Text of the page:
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Five candidates, including three Republicans and two Democrats, hope to replace longtime State Board of Education member Ken Mercer, who has represented the district that spans from North Bexar County east to Travis County for the last 14 years as a conservative fixture on the Republican-dominated board.
Mercer did not seek reelection, leaving his District 5 seat open for the next four-year term that runs from 2021 to 2025. District 5 stretches from north of San Antonio’s downtown up to San Saba County and east to Austin, encompassing small Bexar County cities, including Alamo Heights, Shavano Park, and Hollywood Park.
The five candidates hoping to succeed the San Antonio Republican seek to join a board that sets curriculum standards, reviews and adopts textbooks, establishes graduation requirements, and rejects or approves proposed charter schools. The board has often attracted national media attention with ideological debates about what should be taught in schools. Members have debated how much slavery contributed to the Civil War’s start and whether students should learn evolution or creationism.
Eight of the board’s 15 seats will be on the ballot in November 2020 and early voting begins on Feb. 18 for the March 3 primary election.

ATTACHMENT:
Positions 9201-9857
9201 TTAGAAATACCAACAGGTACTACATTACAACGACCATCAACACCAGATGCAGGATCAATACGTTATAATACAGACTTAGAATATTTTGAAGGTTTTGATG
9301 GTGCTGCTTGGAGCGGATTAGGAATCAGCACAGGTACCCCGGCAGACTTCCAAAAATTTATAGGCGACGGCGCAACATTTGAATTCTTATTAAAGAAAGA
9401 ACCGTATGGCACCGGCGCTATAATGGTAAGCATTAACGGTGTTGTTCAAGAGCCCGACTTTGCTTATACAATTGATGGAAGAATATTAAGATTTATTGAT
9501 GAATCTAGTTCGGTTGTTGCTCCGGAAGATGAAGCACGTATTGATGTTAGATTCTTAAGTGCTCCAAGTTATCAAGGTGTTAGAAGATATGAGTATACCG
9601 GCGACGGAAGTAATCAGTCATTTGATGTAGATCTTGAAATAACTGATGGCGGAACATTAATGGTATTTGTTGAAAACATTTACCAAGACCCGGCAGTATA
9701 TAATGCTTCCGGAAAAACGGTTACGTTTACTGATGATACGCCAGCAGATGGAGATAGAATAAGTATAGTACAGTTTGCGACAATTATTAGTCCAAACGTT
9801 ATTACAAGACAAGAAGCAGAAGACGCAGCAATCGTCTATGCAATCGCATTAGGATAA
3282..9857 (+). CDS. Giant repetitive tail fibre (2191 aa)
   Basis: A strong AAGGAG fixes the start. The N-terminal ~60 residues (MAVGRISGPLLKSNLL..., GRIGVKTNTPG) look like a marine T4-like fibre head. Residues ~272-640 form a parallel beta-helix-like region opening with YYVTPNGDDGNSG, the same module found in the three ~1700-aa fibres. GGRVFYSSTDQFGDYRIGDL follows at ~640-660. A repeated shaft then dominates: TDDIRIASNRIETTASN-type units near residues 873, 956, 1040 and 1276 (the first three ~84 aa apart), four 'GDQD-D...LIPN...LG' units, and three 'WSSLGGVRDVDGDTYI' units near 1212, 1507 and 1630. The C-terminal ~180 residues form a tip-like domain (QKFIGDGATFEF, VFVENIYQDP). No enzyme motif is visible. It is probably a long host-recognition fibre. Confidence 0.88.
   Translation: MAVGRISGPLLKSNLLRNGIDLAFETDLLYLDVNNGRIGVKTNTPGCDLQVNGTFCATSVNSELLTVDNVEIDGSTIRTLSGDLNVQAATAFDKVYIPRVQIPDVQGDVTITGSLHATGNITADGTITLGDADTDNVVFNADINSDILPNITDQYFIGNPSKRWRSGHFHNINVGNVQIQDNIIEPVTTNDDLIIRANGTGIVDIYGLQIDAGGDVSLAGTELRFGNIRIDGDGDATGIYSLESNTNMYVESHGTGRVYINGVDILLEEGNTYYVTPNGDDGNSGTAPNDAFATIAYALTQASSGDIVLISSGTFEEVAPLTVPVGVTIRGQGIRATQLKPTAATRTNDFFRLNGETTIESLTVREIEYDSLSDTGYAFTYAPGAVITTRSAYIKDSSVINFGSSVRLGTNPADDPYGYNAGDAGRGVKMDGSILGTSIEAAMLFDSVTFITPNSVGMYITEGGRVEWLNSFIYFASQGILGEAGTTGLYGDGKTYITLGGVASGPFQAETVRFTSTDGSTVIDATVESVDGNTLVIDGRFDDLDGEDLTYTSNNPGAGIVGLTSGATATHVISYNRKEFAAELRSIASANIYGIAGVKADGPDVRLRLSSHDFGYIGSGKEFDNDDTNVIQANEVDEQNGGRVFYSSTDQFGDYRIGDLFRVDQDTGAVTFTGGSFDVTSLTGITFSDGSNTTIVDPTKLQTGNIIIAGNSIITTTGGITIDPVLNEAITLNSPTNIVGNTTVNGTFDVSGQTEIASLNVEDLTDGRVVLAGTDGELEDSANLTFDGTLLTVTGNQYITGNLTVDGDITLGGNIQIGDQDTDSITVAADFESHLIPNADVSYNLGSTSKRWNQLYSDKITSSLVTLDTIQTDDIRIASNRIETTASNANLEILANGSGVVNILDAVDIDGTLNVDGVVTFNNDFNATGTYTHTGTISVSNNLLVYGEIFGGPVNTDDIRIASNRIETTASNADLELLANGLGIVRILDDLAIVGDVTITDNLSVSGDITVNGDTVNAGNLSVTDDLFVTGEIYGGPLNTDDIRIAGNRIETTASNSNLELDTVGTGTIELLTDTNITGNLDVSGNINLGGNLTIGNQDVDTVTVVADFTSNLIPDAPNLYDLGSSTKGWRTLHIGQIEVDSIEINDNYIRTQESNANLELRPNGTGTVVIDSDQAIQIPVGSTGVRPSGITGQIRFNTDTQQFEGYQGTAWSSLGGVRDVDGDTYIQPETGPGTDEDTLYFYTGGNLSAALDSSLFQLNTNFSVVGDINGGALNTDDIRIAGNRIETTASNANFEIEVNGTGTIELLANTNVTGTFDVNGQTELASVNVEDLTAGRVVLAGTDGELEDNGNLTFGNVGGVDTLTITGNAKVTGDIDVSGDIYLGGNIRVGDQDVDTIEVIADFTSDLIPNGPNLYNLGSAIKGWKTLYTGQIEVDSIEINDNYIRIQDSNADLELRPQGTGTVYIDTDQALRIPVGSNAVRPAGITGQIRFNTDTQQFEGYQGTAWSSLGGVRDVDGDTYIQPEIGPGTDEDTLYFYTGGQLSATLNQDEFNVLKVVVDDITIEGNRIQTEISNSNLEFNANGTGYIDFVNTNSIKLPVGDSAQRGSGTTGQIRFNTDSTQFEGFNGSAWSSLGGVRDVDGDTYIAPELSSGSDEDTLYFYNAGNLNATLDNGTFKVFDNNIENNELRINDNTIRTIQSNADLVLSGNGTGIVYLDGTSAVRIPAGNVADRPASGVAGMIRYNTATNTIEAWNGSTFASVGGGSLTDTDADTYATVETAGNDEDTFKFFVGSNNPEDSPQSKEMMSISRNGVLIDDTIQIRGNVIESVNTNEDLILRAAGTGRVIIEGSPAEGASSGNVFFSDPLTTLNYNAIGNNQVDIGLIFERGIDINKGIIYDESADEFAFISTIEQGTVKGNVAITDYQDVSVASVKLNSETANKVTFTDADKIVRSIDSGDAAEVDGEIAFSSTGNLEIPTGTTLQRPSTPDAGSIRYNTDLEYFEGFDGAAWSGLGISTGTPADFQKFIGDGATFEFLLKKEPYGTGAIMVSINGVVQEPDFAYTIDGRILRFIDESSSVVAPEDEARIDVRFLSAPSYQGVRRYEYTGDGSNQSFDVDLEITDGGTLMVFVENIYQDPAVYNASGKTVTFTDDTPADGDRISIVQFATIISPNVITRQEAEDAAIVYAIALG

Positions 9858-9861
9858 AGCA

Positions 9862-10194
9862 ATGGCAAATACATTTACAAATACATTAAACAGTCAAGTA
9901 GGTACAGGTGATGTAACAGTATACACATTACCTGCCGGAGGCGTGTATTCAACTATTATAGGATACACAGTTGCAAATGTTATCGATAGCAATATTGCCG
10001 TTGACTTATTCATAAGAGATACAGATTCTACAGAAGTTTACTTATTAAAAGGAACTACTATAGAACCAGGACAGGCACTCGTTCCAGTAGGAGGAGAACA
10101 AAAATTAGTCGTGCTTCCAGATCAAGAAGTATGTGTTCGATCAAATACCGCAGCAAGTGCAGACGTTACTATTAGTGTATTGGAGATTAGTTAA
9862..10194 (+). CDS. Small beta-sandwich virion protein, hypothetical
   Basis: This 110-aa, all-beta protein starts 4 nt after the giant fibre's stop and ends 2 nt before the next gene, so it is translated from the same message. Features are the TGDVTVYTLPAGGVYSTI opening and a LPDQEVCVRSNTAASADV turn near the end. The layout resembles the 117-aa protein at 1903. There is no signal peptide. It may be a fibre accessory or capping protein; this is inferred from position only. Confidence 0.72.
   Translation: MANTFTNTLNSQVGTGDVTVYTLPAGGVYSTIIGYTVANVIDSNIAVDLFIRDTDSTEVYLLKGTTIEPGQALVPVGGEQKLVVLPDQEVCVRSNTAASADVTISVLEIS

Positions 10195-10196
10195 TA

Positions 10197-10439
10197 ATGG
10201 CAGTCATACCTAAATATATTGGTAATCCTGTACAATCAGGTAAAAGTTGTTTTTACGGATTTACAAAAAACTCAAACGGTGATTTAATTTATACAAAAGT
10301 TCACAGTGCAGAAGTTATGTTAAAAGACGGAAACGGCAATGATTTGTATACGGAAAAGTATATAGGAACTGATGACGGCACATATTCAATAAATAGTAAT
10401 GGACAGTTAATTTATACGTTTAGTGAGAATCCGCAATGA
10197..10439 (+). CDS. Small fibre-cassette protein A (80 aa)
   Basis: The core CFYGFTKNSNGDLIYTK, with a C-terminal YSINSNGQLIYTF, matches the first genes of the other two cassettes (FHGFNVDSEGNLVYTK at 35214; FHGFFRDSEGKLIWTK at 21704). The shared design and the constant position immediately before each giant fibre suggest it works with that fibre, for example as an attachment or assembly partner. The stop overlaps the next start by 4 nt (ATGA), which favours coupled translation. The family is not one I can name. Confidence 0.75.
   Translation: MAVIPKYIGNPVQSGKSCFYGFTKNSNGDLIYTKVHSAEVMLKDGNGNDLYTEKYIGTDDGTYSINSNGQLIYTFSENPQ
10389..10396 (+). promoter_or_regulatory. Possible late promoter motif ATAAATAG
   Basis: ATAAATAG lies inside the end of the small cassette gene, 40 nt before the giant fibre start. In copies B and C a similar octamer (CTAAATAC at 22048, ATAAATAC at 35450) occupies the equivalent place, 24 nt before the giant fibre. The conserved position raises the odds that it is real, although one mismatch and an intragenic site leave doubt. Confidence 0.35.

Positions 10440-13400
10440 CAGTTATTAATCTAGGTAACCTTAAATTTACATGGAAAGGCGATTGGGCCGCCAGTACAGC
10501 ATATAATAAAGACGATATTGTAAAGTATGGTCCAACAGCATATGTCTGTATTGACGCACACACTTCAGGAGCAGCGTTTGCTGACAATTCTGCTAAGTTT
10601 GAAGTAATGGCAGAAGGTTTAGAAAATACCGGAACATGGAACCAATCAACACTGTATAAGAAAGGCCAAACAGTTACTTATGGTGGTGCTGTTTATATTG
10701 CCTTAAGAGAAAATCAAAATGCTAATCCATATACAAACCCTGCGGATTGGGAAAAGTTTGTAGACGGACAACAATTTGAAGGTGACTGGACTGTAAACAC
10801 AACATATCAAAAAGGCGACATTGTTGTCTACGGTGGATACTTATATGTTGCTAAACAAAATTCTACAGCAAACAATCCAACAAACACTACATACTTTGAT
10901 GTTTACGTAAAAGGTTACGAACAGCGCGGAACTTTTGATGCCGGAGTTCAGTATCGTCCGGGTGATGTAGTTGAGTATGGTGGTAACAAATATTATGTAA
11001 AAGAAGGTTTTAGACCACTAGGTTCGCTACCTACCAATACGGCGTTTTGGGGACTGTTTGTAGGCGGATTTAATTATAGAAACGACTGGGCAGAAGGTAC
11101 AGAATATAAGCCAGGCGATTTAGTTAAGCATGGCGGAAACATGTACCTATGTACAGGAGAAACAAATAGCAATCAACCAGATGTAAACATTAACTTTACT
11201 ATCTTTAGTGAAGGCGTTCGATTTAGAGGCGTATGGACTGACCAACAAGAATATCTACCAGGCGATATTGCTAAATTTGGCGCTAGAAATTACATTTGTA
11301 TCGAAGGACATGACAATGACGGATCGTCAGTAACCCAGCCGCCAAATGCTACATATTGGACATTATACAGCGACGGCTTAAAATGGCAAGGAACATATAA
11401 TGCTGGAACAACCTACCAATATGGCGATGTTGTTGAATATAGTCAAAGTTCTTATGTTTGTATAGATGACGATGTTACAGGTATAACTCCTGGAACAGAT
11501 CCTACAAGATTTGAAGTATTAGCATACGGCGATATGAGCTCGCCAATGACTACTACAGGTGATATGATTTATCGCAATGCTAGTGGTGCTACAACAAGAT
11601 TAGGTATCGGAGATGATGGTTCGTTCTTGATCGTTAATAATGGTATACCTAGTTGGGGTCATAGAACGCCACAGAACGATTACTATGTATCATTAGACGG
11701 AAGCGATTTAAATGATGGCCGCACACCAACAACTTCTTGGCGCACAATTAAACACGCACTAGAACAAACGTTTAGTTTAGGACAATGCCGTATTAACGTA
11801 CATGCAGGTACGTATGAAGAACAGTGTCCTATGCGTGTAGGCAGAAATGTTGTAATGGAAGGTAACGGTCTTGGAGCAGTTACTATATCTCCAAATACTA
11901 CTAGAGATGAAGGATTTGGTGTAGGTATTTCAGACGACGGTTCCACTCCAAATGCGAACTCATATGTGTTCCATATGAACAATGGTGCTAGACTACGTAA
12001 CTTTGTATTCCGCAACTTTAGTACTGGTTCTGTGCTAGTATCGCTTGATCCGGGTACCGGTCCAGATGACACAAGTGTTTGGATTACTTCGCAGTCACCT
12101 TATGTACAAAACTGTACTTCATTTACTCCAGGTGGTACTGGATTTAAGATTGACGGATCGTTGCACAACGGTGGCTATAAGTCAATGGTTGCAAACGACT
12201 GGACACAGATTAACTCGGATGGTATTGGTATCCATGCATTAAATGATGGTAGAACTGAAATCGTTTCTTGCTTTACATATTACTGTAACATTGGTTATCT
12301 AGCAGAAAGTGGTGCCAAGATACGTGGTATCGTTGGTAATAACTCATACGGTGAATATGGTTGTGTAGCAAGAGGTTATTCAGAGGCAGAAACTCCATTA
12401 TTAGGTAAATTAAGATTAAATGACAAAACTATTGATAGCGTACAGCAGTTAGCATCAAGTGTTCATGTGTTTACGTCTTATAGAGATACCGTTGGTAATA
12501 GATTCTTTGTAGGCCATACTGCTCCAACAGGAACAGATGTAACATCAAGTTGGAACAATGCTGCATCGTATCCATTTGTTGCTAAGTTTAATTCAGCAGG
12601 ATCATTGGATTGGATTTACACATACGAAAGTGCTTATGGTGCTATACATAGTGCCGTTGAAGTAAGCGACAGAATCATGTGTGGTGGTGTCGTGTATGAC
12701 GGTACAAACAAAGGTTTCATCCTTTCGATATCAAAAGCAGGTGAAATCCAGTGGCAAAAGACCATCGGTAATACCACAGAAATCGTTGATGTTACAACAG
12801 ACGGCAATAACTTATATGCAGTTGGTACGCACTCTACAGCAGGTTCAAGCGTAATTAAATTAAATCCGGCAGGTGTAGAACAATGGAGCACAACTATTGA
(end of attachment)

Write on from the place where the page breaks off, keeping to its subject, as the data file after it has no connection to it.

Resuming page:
The Republicans running to replace Mercer include Inga Cotton, founder and executive director of nonprofit San Antonio Charter Moms; Robert Morrow, a former chairman of the Travis County Republican Party; and Lani Popp, a speech language pathologist for Northside Independent School District. Two Democrats also are seeking the seat.
Mercer and several other state board members have endorsed Popp, who has worked in both public and private school systems. Popp did not respond to interview requests in time for publication, but listed priorities on her campaign website that include ensuring historically and scientifically accurate, age-appropriate curriculum standards, reviewing textbooks to prevent bias, and reforming Texas’ “broken” state standardized testing system.
Cotton operates the nonprofit organization San Antonio Charter Moms, which connects parents with resources for school choice. After observing what she perceived as a change in tone and atmosphere of the charter application process at the SBOE, Cotton decided to run for a seat.
“I’ve watched the charter application process pretty closely for many years, so I feel like I would be well qualified to evaluate what is a good new charter applicant that would be likely to open a successful school,” Cotton said.
When it comes to the potential ideological debates that might crop up over curriculum or instructional material decisison, Cotton said she wants to build coalitions of Republicans and Democrats who can agree to teach things “that are practical and there is consensus around.” She added that because her background is not in curriculum, she would want to study research to find what kinds of curriculum impacts long-term outcomes for students and their health.
The third Republican candidate, Morrow, has been a controversial figure within the Travis County Republican party. He served as the chair of the Travis County GOP, but had to give up his role when he filed to run for president as a write-in candidate in the 2016 election. In January, the county group took the unusual step of voting to oppose Morrow’s candidacy for State Board of Education.